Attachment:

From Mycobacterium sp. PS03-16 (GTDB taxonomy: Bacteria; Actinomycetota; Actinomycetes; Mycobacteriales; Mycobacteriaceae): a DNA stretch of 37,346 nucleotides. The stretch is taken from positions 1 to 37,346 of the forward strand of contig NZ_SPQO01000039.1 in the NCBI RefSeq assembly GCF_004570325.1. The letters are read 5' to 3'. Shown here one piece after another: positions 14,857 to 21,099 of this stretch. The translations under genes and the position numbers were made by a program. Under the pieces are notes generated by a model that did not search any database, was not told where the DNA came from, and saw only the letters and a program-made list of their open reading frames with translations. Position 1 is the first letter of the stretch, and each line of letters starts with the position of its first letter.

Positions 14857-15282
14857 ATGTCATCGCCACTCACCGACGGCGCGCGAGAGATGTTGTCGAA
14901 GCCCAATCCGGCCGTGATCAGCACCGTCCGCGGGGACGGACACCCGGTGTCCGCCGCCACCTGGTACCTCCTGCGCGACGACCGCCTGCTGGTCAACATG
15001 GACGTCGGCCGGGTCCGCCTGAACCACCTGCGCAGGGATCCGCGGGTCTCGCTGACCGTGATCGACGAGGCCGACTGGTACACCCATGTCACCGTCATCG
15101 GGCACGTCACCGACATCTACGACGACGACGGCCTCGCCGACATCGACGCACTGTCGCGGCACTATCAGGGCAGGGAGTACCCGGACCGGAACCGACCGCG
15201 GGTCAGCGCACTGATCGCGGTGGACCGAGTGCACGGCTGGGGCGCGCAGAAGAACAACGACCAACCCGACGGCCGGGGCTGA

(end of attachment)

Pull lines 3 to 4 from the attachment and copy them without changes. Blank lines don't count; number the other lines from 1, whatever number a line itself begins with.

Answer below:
14857 ATGTCATCGCCACTCACCGACGGCGCGCGAGAGATGTTGTCGAA
14901 GCCCAATCCGGCCGTGATCAGCACCGTCCGCGGGGACGGACACCCGGTGTCCGCCGCCACCTGGTACCTCCTGCGCGACGACCGCCTGCTGGTCAACATG